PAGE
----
We are loved by God, and because of that love, he, the Saviour of the world, willingly walks from this upper room, to the cross, bearing the weight of our sin.

Tonight, we see that it’s out of love that he willingly washes the feet of his closest and dearest friends, including the feet of the one who will betray him to his death on the cross.

He sets us the example of how to love each other, how to serve each other.

Where Matthew, Mark, and Luke’s gospels all focus on the Last Supper that Jesus has in this same upper room with his closest followers, we see that John focuses on Jesus’ emphasis to serve others as we, ourselves, have been and continue to be served.

“Jesus knew that the hour had come for him to leave this world.” (vs 1b)

“12 When he had finished washing their feet, he put on his clothes and returned to his place. ‘Do you understand what I have done for you?’ he asked them. 13 ‘You call me ‘Teacher’ and ‘Lord,’ and rightly so, for that is what I am. 14 Now that I, your Lord and Teacher, have washed your feet, you also should wash one another’s feet. 15 I have set you an example that you should do as I have done for you. 16 Very truly I tell you, no servant is greater than his master, nor is a messenger greater than the one who sent him. 17 Now that you know these things, you will be blessed if you do them.’” (vs 12-17)

And still we return to the phrase, to the idea, the concept, even that “Jesus knew”.

He knows his time was short.

He tried one last time to find a way to encourage us to get down off our pedestals of righteousness and serve each other with the humility with which Christ serves us, when he knees at our feet and washes our feet.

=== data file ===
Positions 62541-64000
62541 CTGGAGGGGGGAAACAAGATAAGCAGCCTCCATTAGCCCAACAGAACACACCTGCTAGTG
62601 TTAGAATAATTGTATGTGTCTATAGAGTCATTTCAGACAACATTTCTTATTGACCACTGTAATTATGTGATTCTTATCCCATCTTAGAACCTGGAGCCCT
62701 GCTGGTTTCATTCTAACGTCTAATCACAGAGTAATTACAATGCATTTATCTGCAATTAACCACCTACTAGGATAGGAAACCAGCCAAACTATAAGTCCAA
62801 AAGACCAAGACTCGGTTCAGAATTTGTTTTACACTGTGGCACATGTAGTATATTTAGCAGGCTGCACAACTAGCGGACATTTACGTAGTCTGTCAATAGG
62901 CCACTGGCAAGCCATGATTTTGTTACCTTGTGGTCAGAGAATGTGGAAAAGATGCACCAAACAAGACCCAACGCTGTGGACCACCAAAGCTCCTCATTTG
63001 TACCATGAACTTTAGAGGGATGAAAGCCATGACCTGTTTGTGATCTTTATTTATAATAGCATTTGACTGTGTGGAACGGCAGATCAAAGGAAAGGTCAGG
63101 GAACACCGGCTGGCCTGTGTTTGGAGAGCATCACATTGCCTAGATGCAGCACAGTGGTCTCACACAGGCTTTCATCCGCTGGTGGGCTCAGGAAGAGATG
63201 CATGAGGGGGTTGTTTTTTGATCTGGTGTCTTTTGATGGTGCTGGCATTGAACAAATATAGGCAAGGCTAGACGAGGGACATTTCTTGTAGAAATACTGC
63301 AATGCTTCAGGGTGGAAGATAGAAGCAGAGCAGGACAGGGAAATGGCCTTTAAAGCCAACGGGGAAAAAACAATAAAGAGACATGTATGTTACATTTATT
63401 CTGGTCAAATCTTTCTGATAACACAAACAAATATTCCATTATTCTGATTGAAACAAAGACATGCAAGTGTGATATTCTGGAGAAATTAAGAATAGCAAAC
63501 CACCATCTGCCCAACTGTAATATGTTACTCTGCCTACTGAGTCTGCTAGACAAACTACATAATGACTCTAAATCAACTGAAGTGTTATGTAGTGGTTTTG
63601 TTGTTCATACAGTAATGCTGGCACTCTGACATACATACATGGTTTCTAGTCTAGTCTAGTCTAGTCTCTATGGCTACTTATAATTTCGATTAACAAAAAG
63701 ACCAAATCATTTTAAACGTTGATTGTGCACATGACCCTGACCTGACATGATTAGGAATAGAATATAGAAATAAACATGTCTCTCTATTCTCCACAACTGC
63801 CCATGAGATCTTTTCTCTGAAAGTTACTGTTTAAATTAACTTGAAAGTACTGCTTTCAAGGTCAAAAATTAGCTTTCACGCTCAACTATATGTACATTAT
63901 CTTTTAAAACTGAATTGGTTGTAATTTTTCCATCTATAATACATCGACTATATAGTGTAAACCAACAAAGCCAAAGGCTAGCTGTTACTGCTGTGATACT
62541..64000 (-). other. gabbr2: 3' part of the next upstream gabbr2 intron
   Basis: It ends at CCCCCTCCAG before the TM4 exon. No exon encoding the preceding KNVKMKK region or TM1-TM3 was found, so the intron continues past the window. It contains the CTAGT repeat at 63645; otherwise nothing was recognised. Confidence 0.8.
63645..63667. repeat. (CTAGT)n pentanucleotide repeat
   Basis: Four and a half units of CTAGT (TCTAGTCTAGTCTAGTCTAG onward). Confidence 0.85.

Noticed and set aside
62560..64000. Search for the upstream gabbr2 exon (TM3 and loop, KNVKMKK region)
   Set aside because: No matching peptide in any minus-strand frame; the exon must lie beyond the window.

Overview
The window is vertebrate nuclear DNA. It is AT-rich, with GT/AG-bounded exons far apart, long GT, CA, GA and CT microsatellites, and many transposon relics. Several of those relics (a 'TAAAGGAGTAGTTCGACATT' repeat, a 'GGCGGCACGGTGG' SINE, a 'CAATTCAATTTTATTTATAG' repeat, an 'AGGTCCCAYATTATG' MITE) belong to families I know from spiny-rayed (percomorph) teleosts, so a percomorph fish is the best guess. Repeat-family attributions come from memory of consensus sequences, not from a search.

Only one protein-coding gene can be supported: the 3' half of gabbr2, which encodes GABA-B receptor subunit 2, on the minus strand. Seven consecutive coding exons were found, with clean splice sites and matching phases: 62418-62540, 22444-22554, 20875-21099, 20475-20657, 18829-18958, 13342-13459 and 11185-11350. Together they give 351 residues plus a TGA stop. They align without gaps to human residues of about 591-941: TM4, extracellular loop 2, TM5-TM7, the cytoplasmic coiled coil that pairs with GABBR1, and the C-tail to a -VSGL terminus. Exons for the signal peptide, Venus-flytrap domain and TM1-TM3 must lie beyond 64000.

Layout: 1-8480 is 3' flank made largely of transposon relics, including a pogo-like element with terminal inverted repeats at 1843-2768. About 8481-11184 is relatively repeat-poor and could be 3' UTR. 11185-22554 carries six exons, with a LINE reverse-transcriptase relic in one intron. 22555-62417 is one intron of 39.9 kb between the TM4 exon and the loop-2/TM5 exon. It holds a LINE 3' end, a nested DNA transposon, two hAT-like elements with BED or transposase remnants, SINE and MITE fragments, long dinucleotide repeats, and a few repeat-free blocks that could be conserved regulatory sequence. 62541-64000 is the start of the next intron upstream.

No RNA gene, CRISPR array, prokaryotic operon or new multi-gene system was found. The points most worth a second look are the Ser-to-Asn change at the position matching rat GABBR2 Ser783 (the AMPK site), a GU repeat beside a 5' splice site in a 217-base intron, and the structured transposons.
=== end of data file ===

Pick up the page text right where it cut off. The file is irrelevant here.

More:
He knows that the path to the cross starts here and now.

As Israel celebrates Passover, the time when God liberates Israel from a life of bondage, today we see God intervene, once more, to free us from bondage to sin.

At the same time, Jesus knew that this wasn’t enough.

Humanity, when we are left on our own, has the bad habit of putting up barriers, regulations, police checks, training seminars, and eternal rounds of schedules, meetings, and tasks.

Humanity has a tendency to put many layers of bureaucracy between us and what we don’t understand. We willingly put layers of humanity and politics, and anything else we can think of between us and what we don’t understand, what we can’t comprehend, what is able to be a benefit to all who believe.

And Jesus knows.

He knows us, from the ends of our hair to the tips of our toenails, and he knows the yearning of our hearts to feel God’s love surround us and hold us.

Recently, I read an article about how weighted blankets are helping children and adults, alike, deal with stress and anxiety. That such weighted blankets simulate the sensation of being hugged, held, and comforted. This is backed up by research done by Temple Grandin, a woman born with autism.

Through her experiences, her research, and her inventions she opened doors for those with autism and other similar syndromes to realize that they have great potential in themselves, although they deal with the world in different ways.

She acknowledges that we need to feel the weight of love, and that weight is, in that article, simulated with the weight of a blanket.

Jesus knows.

He knows we need to feel the love of God pressing in on us on all sides, hugging us, holding us upright, guiding us in our day to day experiences.

Jesus knows that we learn best when we emulate the models put before us, and today he models not being above those we are asked to serve, but rather to be among the people and to serve as Jesus, as God serves us.

But the best part is that it’s out of love that Jesus does what he does, today, washing our feet, urging us to serve as we are served, because Jesus knows.

Amen.

About pastorrebeccagraham

A Lutheran minister serving an Anglican parish in Northern Ontario.